Earlier this month the credit-checking company Equifax announced a data breach that effected over 143 million consumers. That’s nearly half of the U.S. adult population. Find out what happened, why you should care, and what you can do to protect your identity.


What Happened in the Equifax Breach?

On July 29, 2017, Equifax discovered that cyber-criminals had gained access to their files through a vulnerability in the company’s website application. They got access to Equifax customers’:

  • names
  • social security numbers
  • birth dates
  • addresses
  • credit card numbers
  • drivers’ license numbers

The breach happened between mid-May and July, and was discovered on July 29, but that information wasn’t released to the government or the public until September 7.


Why Is the Equifax Breach So Important?

Equifax is one of the three main consumer credit checking companies in the U.S. It collects banking and lending data, including consumers’ private identification information, to rate consumers’ borrowing risks. Financial institutions use that rating to decide how much to give out to consumers in loans or on credit cards, and at what interest rates.

Consumers often are not even aware that credit checking companies like Equifax have their information. These personal details are collected as a part of the companies’ regular business operations. Lenders and financial institutions are the customers of these companies. Consumers’ data are more like the product.

The kind of information collected by Equifax is exactly the information needed by criminals to successfully impersonate consumers in identity theft situations. When hackers get access to these personal details they may use them to:

  • Open credit cards
  • Take out loans
  • Reopen closed accounts
  • File false tax returns claiming refunds
  • Sell personal information to others


What to Do to Protect Yourself After the Equifax Breach

With 143 million consumers’ personal information at risk, and another 209,000 credit card accounts affected, you should be proactive to protect yourself and your credit score from identity thieves who get a hold of the Equifax data.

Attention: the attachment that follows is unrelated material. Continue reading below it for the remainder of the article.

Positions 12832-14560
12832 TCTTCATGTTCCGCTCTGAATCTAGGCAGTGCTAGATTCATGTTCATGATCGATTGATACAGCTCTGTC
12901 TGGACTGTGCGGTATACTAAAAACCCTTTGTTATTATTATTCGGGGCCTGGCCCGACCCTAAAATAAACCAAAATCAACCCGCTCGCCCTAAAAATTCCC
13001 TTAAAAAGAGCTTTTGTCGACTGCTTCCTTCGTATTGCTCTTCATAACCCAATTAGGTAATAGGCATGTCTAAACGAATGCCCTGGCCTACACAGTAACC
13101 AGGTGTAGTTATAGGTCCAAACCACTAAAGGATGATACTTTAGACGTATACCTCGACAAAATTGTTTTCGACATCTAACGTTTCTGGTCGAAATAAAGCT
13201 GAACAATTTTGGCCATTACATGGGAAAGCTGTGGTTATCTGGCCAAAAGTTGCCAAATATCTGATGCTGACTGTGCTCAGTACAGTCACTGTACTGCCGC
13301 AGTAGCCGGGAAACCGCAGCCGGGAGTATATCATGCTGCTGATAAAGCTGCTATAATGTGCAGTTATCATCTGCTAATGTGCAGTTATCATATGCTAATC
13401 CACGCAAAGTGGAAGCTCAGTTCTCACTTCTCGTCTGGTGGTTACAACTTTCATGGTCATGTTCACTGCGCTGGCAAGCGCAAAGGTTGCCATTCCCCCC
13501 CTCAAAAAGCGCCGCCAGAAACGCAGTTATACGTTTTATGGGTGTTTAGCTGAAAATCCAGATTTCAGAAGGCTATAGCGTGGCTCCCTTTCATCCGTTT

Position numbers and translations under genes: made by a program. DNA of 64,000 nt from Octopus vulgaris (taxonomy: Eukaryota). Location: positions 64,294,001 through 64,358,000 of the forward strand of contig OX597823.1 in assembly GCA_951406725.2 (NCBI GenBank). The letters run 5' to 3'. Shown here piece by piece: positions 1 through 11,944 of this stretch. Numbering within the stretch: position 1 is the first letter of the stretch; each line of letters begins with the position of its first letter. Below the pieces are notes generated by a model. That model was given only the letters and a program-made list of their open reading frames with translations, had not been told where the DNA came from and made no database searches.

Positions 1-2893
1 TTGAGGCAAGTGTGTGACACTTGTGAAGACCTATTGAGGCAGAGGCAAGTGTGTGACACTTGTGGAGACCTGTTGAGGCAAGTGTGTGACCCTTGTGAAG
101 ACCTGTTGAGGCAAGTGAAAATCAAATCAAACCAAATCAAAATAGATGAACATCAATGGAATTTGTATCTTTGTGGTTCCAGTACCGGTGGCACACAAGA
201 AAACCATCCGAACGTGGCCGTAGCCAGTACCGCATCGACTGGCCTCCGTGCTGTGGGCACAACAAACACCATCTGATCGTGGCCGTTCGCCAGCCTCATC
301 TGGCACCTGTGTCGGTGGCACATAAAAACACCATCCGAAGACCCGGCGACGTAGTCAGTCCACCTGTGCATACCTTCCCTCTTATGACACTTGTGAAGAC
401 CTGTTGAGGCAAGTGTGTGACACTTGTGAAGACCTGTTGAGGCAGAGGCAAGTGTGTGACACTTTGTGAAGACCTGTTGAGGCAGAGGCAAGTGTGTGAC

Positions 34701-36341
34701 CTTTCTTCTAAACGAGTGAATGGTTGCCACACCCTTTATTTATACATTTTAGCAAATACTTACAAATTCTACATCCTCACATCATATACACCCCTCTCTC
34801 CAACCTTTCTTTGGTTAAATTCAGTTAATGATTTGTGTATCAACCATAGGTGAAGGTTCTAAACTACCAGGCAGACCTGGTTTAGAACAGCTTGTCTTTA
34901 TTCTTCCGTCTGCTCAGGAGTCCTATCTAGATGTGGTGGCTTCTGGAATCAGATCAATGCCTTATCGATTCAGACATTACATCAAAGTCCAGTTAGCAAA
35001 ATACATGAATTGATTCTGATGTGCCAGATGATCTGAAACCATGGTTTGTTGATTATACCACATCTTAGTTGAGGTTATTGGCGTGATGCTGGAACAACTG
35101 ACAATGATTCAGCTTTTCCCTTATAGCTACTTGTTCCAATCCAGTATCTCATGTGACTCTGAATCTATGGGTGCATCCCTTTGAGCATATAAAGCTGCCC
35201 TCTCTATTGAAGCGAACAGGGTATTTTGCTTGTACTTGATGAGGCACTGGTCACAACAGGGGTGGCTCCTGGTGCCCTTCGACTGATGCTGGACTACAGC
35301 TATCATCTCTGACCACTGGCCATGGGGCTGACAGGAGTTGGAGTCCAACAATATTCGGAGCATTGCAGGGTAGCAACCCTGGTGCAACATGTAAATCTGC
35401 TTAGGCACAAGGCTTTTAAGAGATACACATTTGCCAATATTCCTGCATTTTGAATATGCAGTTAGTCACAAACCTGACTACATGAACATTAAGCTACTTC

1. Find Out if You Were Affected

Everyone should take the time to find out if their information was exposed in the Equifax breach. You can do this on the company’s website.


  1. Check Your Free Credit Report for Suspicious Activity

U.S. consumers are entitled to one free credit report per year from each of the three credit-reporting companies, Equifax, Experian, and TransUnion. Request a copy from AnnualCreditReport.com and look for any financial activity other than your own. If the report shows accounts you didn’t open, incorrect personal information, or inquiries from companies you never contacted, you may be the victim of identity theft.


  1. Enroll in Free Credit Monitoring

To address the breach, Equifax is currently offering one free year of credit monitoring to U.S. consumers, whether or not they were exposed. Originally, using Equifax’s Trusted ID program appeared to require accepting an arbitration clause that would have excluded consumers from participating in a class action. However, following public outcry, this clause has been removed from Trusted ID’s terms of service.


  1. Consider Placing a Credit Freeze

A credit freeze prevents anyone (including you) from opening new accounts in your name by preventing creditors from accessing your credit report. If you don’t believe you will need to access your credit in the near future or are willing to take the extra steps to reopen your credit when you need it, a credit freeze may be one way to secure your identity. However, it does not prevent identity thieves from accessing existing accounts, and it won’t repair damage already done to your credit score.


  1. Set Up a Fraud Alert

You can inform credit reporting companies that your information has been compromised through a fraud alert and ask them to verify your identity before issuing a new account or increasing a limit on an existing account. This isn’t an absolute lock-out, like a credit freeze, but it does make it more difficult for identity thieves to use your information.

Every U.S. consumer needs to take the Experian breach seriously. By taking steps to review and protect your credit report history, you may be able to stop identity thieves from using your name for their benefit.

Dani Liblang

Author Dani Liblang

Dani K. Liblang is a collections harassment defense attorney at The Liblang Law Firm, PC, in Birmingham, Michigan. If you are being harassed by debt collectors, contact The Liblang Law Firm today for a free consultation.

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